We decided to investigate whether genetic variations in and around NFE2L2 modify susceptibility to PD using a large case-control sample recruited via the Queensland Parkinson’s Project. We employed a haplotype-tagging approach to comprehensively determine if common SNPs around NFE2L2 are associated with PD. In addition, we also screened the coding regions of NFE2L2 to determine if rare coding variants could be responsible for the functional alterations observed in our PD hONS cell lines. Finally, because of the relationship between xenobiotic exposures and NRF2 function, we investigated possible gene-environment interactions between NFE2L2 SNPs and smoking or pesticide exposure.


Case-control ascertainment

Patients with neurologist diagnosed idiopathic Parkinson’s disease (n = 1338) and neurologically normal, healthy, community-dwelling control subjects (n = 1379) were recruited as a part of the Queensland Parkinson’s Project, a collaborative research study register of over 4000 community-dwelling Queenslanders, recruited since 2005, who have agreed to participate in research into Parkinson's disease and related disorders [20]. All subjects were of European Caucasian background and were recruited by experienced neurologists from specialist movement disorder clinics in Brisbane, Australia and the Australian electoral roll, and detailed epidemiological data has been obtained from these individuals. Study participants provided blood samples from which DNA was extracted using standard methods. A subset of the sample (67 individuals) also provided olfactory mucosa biopsies [4]. Study demographic data is presented in Table 1.

Ethics Statement

Written informed consent was obtained from all participating subjects in this study via a signed subject consent form, which is held in hard copy by the authors. The study and the consent procedures were approved by the Human Research Ethics Committee of Griffith University under clearance numbers: ESK/04/11/HREC “The Queensland Parkinson's Project—uncovering genetic risk factors for Parkinson's Disease"; and ESK/04/07/HREC “Olfactory biopsies in Parkinson’s disease and related disorders”. All participants had the capacity to provide individual consent at the time of recruitment.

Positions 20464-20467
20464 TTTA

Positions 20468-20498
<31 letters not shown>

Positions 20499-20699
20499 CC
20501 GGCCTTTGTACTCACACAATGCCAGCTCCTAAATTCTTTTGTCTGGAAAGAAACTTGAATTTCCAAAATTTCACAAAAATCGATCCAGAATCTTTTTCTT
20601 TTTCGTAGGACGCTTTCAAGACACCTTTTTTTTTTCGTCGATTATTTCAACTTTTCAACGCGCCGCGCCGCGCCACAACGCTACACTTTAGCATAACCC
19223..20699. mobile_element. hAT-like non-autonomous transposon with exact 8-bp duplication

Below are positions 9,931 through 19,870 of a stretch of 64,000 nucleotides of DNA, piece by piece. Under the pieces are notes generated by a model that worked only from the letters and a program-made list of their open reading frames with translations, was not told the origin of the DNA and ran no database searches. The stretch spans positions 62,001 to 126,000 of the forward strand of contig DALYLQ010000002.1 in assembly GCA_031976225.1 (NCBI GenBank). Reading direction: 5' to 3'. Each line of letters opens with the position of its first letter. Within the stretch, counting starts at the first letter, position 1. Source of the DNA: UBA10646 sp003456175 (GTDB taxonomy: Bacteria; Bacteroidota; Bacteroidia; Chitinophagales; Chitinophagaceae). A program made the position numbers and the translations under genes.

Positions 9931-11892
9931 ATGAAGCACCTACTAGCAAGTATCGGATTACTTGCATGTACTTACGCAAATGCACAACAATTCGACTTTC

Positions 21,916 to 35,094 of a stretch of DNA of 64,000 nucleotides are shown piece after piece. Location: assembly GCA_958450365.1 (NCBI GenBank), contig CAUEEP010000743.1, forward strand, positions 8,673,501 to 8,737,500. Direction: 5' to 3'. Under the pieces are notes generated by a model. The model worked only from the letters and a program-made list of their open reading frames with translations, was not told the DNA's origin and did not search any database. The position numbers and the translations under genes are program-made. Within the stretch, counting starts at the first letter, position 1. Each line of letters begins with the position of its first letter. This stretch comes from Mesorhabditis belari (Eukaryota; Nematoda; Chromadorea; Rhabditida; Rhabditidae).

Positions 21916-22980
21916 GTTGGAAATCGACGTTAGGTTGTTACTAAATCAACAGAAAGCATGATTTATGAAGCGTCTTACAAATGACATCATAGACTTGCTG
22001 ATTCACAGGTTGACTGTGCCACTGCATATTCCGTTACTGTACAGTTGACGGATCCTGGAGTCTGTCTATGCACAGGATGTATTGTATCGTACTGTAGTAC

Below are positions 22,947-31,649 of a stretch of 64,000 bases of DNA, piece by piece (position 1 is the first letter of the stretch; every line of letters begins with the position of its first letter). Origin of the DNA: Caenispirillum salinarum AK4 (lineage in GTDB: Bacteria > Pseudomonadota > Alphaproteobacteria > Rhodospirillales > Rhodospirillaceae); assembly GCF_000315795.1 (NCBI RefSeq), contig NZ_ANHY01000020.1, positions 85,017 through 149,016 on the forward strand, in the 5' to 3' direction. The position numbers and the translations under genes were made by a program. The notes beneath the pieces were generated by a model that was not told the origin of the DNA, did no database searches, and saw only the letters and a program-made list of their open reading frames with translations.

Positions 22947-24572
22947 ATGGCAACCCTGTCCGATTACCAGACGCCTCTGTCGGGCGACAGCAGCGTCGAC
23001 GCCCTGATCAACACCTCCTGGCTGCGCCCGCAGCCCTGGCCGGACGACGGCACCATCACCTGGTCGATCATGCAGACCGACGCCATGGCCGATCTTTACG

High Resolution Melt analysis

High Resolution Melt (HRM) analysis was employed to screen the NFE2L2 coding regions, including the 5’ and 3’ UTR of DNA derived from 67 PD and control hONS cell lines. Assays were designed to amplify sequences no more than 200bp long, with final amplicon lengths between 145 and 183bp (S1 Table). NFE2L2 exons were sequenced in a randomly selected control to serve as reference samples. HRM analysis was performed using the Corbett Rotor-Gene 6000 Real-Time PCR system (Qiagen, Doncaster, Australia) and the Sensimix HRM Master Mix (Bioline, Alexandria, Australia). Assays were carried out as per manufacturer’s instructions and standard laboratory protocols.

SNP and haplotype association analysis

We utilised linkage disequilibrium-based mapping approaches to “tag” all known common variants ± 5kb (minor allele frequencies > 10%, r2 > 0.90) of NFE2L2 (S1 Fig). NFE2L2 SNPs previously genotyped in published case-control association studies of PD [17] were also genotyped here and, where possible, were used to complement or substitute tagging SNPs derived from HapMap data. This approach produced 11 tagging SNPs and was derived from the HapMap project CEU population (data rel 28/phase II+III, August10, on NCBI B36 Assembly). Assays for the 11 tagging SNPs—rs13035806, rs2706110, rs10183914, rs2001350, rs1806649, rs2364722, rs2886161, rs2364725, rs7557529, rs16865105 and rs6726395 were designed and executed using the MassARRAY genotyping platform (Sequenom, San Diego, USA).